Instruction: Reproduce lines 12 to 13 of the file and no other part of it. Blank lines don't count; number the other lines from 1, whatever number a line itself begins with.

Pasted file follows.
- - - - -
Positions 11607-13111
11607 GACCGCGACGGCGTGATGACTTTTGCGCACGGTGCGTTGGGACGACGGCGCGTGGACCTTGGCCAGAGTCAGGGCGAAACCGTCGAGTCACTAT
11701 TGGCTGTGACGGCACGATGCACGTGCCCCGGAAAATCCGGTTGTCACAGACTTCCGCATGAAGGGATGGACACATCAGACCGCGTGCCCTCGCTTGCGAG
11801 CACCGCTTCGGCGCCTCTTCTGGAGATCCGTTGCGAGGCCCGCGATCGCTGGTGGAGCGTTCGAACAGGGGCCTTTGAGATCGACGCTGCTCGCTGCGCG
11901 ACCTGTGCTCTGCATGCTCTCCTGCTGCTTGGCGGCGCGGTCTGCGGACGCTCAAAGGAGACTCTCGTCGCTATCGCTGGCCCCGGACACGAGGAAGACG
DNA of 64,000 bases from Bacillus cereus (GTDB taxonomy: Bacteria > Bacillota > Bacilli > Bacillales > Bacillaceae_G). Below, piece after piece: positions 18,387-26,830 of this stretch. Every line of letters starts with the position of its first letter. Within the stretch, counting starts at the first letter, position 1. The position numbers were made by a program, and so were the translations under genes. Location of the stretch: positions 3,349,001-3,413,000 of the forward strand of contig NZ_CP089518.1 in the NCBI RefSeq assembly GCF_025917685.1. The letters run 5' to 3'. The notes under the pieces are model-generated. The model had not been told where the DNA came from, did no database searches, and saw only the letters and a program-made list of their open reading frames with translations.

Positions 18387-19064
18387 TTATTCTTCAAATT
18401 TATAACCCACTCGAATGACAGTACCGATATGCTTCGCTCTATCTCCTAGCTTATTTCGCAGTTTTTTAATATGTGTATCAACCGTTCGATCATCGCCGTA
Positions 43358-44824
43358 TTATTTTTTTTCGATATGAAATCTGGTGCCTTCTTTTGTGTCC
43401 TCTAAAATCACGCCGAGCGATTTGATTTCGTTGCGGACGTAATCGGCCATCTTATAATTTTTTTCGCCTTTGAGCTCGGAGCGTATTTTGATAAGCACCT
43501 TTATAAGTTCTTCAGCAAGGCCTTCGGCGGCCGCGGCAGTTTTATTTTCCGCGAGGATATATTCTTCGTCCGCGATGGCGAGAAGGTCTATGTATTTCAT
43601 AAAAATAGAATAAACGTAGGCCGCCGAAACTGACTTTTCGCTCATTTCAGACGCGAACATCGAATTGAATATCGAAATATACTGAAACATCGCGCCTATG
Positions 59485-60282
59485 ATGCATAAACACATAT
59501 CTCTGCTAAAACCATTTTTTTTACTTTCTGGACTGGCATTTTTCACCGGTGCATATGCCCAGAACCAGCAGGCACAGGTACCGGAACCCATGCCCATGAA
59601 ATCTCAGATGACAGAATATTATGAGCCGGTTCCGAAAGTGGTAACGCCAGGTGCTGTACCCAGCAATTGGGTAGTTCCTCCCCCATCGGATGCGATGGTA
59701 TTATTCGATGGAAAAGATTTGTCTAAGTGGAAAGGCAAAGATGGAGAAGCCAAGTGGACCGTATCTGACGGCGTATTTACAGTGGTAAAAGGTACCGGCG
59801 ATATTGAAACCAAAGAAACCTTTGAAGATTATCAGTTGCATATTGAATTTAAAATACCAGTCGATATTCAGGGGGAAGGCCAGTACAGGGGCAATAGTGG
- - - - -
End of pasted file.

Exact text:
43401 TCTAAAATCACGCCGAGCGATTTGATTTCGTTGCGGACGTAATCGGCCATCTTATAATTTTTTTCGCCTTTGAGCTCGGAGCGTATTTTGATAAGCACCT
43501 TTATAAGTTCTTCAGCAAGGCCTTCGGCGGCCGCGGCAGTTTTATTTTCCGCGAGGATATATTCTTCGTCCGCGATGGCGAGAAGGTCTATGTATTTCAT